sea salt
              freshly ground black pepper
              zest of  2 lemons
              a few sprigs of fresh mint, leaves picked and chopped
              harissa or other hot sauce
              extra virgin olive oil
*if you don’t have squash seeds, use ½ cup packaged pumpkin seeds

Preheat oven to 400°F. Place the squash, cumin and crumbled chili on to a baking tray. Drizzle with olive oil, mix together and place in the preheated oven. Roast for 45 minutes until the squash is tender.

Once the squash is roasted, heat a large saucepan and pour in 2 tbsp olive oil. Add celery, garlic, parsley stalks and two-thirds of the onion. Cook gently with a lid on until the veggies are soft, about 5-8 minutes. Add the roasted squash and let it sweat for a few minutes, then pour in the stock. Bring to a boil, turn down heat and simmer for 15 minutes.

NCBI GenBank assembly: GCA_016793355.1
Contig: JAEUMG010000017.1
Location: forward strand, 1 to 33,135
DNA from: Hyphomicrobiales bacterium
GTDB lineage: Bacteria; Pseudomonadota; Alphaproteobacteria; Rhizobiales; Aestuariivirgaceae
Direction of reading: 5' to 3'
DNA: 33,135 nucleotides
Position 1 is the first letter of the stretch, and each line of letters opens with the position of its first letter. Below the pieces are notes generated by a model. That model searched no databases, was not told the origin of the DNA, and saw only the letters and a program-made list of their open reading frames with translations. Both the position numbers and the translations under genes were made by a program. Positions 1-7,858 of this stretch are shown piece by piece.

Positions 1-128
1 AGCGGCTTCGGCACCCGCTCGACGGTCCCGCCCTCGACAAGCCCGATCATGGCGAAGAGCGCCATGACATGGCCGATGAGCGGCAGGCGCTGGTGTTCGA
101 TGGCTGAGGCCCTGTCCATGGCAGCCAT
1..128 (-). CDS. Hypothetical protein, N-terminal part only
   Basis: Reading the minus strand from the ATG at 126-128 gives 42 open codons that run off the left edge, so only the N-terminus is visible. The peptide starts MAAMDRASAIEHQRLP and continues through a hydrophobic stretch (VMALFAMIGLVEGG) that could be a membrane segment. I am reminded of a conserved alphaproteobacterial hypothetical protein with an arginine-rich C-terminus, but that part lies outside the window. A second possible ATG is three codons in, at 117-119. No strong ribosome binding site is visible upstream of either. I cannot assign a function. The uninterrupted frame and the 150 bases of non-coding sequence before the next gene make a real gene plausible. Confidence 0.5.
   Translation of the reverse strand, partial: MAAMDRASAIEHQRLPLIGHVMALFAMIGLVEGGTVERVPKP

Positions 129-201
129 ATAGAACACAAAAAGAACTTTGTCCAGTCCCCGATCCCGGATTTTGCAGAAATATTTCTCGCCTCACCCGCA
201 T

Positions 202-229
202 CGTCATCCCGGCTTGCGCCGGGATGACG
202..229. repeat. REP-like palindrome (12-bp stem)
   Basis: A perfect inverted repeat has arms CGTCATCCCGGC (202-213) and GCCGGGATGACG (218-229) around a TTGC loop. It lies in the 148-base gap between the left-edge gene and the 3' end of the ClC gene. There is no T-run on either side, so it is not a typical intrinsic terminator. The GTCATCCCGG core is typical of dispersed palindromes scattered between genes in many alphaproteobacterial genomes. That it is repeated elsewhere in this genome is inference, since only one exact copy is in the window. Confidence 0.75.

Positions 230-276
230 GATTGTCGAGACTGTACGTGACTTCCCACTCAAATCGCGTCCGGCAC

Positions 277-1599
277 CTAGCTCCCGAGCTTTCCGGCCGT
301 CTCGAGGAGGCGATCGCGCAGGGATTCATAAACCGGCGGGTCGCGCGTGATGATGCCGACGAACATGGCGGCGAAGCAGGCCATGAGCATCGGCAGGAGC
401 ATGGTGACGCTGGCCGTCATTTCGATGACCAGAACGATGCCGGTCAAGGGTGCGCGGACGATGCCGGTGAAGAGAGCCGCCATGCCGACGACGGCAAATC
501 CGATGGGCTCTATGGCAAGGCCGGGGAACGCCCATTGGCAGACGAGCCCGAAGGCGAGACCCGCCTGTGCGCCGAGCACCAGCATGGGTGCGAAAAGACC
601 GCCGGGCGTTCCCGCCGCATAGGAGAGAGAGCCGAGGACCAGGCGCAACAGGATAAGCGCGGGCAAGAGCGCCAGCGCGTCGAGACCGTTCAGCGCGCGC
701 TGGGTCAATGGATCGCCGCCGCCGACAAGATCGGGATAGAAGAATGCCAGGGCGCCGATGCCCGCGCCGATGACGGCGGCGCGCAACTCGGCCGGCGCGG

Add the chickpeas and simmer for 15 minutes more.
Meanwhile, in 2 tsp olive oil, toast the squash/pumpkin seeds with the ground almonds, fennel, sesame and poppy seeds until they are nicely browned all over.

Season the soup well with salt and pepper.  If you have a hand-held blender, whiz the soup for a few seconds so it thickens, but there are still some chunky bits. If you don’t have one, pour about 2/3 of the soup into a food processor and whiz a few rounds. Pour it back into the pot and blend.

Keep the soup on simmer. Mix together lemon zest, chopped parsley leaves and mint leaves. Chop remaining onion until it’s really fine, then mix into the zesty mixture.

To serve, spoon ½ tsp harissa paste or other hot sauce into each bowl. Divide the zesty herb mixture between the bowls. Ladle in the soup and stir each bowl once with a spoon to blend everything. Sprinkle on top the toasted seeds and almonds, and finish with a drizzle of really fruity olive oil.

Serve this with toasted pita, naan or lavash, a green salad, and perhaps a cheese platter if you're not vegan.

NOTE: if you use vegetable stock, this soup is vegan and gluten-free.

Sunday, February 9, 2014

Spice up your life right now

Strong spices can go a long way to relieve the bleak tedium of winter and the few foods it still offers fresh. Many of them actually warm the body. All of them wake the taste buds. They are a great benefit.